CLEVELAND, Ohio — She’s not attending this week’s Republican National Convention in Cleveland, Ohio, but the name of Hillary Clinton, the presumptive Democratic presidential nominee, is coming up repeatedly at the podium at Quicken Loans Arena and in the stands.
“I don’t know how any public official in West Virginia can strongly get behind Hillary Clinton if they care about the West Virginia economy,” said Patrick Morrisey, state attorney general, during an appearance on Wednesday’s MetroNews “Talkline” from Cleveland.
He was defending the repeat attacks on Clinton from convention speakers, including U.S. Senator Shelley Moore Capito (R-W.Va.) who spoke on Tuesday night.
“She can’t be trusted with classified information or trusted to play by the same rules that you and I play by and, without trust, we cannot feel safe and we cannot thrive,” Capito said of Clinton.
“No one who has lost the trust of the American people should ever serve as our president.”
Morrisey agreed. When asked about Trump’s trustworthiness, he cited policy and pledged differences between Trump and Clinton on coal, EPA regulations, Supreme Court nominations and other issues.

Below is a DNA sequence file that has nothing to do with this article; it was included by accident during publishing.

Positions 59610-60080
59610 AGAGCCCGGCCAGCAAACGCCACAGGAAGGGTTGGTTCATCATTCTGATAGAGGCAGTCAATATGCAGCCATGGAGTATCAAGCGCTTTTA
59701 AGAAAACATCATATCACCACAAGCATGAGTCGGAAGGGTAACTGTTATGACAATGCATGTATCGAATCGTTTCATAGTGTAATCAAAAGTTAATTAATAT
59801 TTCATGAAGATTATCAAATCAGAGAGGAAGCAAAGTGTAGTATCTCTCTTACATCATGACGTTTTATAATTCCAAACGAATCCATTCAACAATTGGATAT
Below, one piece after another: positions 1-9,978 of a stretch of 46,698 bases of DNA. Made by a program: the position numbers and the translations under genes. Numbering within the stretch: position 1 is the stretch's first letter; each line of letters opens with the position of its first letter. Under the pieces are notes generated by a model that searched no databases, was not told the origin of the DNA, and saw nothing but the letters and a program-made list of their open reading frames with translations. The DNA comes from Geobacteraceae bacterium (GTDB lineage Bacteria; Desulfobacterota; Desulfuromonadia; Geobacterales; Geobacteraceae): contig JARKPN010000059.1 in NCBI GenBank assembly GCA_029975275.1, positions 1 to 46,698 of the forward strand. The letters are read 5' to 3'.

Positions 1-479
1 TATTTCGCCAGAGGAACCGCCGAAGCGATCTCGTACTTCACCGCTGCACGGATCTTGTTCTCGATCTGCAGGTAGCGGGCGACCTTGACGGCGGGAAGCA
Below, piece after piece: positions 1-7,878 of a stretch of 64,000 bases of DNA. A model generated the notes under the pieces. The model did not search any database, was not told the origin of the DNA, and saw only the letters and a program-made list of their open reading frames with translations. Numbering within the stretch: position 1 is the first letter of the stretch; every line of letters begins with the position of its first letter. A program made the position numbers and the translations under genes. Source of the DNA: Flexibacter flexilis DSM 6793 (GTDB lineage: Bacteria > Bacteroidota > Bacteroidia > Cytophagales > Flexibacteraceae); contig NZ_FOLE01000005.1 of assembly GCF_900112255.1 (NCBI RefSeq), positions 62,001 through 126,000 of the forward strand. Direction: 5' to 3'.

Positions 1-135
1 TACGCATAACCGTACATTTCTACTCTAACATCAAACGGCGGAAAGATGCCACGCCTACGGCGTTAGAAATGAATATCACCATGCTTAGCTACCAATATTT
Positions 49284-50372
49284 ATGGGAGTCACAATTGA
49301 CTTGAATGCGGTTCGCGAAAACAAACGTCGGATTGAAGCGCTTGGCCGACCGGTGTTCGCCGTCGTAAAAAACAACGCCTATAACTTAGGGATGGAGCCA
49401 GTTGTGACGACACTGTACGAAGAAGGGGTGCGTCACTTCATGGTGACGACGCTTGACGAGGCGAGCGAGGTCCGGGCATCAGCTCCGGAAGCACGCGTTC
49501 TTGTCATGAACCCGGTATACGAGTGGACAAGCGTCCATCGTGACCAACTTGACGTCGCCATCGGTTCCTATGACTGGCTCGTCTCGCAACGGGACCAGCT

“He was not my first choice in the primary,” Morrisey admitted. “But I am very comfortable with that choice between Hillary Clinton and Trump because I think Hillary Clinton would mean bad things for the country, disastrous things for West Virginia.”
Against Clinton, 2nd District Congressman Alex Mooney (R-W.Va.), a former supporter of U.S. Senator Ted Cruz (R-W.Va.), does not see Trump as “the lesser of two evils.”
“I would like to call it the better of the two options,” Mooney said on “Talkline.”
Mooney was looking for Cruz to clearly back Trump during his scheduled RNC speech on Wednesday night.
“It’s a binary choice between Hillary Clinton and Donald Trump. I know there were things said and done in the past, but that’s over,” said Mooney who has publicly endorsed Trump.
West Virginia’s 34 delegates to the Republican National Convention, which continues through Thursday, cast votes for Trump during Tuesday’s roll call that ended with Trump’s official nomination.
The Democratic National Convention opens on Monday in Philadelphia, Pa.
The general election is Tuesday, Nov. 8. Oct. 18 is the deadline to register to vote or to change voter registration information in West Virginia.